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There’s a mechanical LSD, as well as a brake-induced torque vectoring system, so the Civic is insanely effective at blasting out of corners. Torque steer? There isn’t any. A tricky dual-axis front strut system adds a steering hub close to the centre-line of the front wheel, giving it less leverage with which it can exert force on the steering arms, resulting in a tug-free drive out of bends.

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As for the rear, it’s notable more for the absence of any noteworthy behaviour than anything else. A switch to a multi-link set-up has brought greater toe stability, so the Type R is apparently much more composed under hard braking than before. It never once got squirrelly when we were driving, anyway.

Whatever the case, the fast laptimes seem to come from the Civic’s unimpeachable stability and awesome mechanical traction. It’s like they’ve attacked and sorted every area of influence over a car’s pace on the track — aero, suspension, engine, braking, steering ratio, you name it — and the result is what you see here, a hatchback that’s faster around the Nurburgring than the first Audi R8 V10 was.

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If there’s a weakness, it’s the new auto-blip feature, which gives the engine revs an automatic boost when you downshift for bends. It’s fine on the street but just doesn’t work fast enough on the track, leaving you better off doing your own fancy footwork with heel-and-toe shifts.

I’m not even sure if that’s a flaw, because apart from putting unfeasibly fast laptimes within reach of the reasonably competent driver, the Type R is also meant to serve up everyday driving pleasure. And there’s not much that’s more pleasurable than pulling off the perfect downshift by dancing with the pedals.

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As for the ‘everyday’ part, it’s certainly a broadly talented car, with proper usability built in. The cabin isn’t posh, but the Type R is a Honda, which means there’s space for odds and ends, the view out is good, and you’d bet money that none of the switchgear will come off in your hand someday. And while I would’ve loved to drive, say, an Integra Type R around Sepang, I might have dreaded the prospect of covering the 300km to the circuit itself. Not so with this car. It stops short of the refinement of, say, a Golf GTI, but a three-hour thrash up the North-South Highway in it isn’t going to leave your ears ringing or your spinal column an inch shorter than when you started.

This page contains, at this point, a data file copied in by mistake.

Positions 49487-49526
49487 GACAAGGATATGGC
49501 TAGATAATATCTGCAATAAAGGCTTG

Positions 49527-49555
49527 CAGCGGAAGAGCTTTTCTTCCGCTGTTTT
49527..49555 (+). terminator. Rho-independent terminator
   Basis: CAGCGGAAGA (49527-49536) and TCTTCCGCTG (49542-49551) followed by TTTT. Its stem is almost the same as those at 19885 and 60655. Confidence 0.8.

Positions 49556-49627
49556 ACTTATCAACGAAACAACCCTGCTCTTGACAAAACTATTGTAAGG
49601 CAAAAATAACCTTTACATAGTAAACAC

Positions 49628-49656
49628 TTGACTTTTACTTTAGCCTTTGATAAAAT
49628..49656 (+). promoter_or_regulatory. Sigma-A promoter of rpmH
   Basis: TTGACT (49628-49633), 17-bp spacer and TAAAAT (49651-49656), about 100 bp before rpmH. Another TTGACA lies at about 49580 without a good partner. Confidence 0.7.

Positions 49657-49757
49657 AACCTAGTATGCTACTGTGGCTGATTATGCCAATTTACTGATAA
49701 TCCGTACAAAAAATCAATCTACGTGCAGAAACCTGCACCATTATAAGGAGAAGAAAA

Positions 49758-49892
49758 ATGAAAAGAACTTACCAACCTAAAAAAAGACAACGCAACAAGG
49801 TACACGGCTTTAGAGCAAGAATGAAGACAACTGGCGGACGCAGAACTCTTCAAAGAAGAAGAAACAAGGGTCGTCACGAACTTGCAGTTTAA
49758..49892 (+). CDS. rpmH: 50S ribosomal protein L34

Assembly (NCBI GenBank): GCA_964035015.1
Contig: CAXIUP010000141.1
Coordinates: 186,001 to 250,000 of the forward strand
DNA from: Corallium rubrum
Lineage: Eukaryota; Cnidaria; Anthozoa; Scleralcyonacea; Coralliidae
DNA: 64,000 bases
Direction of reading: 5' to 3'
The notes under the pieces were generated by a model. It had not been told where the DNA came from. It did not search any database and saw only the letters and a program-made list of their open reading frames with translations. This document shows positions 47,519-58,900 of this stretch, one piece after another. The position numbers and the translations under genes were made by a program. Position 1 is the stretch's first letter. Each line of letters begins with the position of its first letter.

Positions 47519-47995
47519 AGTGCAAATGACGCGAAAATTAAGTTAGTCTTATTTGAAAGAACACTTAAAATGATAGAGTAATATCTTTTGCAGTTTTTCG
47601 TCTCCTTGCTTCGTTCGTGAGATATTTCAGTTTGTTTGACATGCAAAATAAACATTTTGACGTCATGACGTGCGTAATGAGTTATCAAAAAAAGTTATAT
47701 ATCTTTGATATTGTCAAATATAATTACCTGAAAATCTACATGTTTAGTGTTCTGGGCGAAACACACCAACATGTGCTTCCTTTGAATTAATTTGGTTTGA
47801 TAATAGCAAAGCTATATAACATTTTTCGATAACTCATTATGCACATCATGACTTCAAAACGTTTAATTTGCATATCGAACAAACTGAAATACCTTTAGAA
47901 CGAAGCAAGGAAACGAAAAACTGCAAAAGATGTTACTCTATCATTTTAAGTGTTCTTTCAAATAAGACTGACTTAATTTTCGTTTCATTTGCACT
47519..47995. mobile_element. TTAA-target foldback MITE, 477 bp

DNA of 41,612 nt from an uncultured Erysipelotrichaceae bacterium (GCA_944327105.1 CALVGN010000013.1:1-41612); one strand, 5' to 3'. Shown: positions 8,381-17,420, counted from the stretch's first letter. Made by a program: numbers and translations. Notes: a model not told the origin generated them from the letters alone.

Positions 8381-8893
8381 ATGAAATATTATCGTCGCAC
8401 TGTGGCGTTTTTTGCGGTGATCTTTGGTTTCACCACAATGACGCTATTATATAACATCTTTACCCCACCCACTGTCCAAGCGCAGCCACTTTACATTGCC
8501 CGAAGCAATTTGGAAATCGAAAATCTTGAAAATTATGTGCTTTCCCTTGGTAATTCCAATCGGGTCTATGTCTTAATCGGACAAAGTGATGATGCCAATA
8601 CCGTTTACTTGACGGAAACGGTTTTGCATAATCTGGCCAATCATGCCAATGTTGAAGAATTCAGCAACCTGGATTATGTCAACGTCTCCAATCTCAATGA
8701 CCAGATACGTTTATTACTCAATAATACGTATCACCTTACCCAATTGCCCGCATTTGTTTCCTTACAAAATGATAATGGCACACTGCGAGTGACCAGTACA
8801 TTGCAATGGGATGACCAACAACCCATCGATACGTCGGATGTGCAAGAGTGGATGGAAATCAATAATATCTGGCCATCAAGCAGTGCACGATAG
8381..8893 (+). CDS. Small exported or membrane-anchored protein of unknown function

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Whether the Civic is raw enough for your liking, it’s bound to be supremely satisfying machine to any trackday hound. Just prepare to be avoided by drivers of more powerful machinery if there’s a competitive atmosphere in the pits. Other people know a shark when they see one.

Honda Civic Type R
Engine: 1996cc, inline4, turbo
Power/rpm: 315bhp/6500rpm
Torque/rpm: 400Nm/2500-4500rpm
Transmission: 6spd manual
0-100km/h: 5.7secs
Top speed: 272km/h
Fuel consumption: 7.7l/100km
CO2: 176g/km
Kerbweight: 1378kg

Leow Ju-Len
Author: Leow Ju-Len
Leow Ju-Len has covered cars and the car industry since 1995. If it has an engine and wheels, you can count on him to be all over it like a monkey on a banana. Ju-Len believes in rear-wheel drive, V8s and world peace.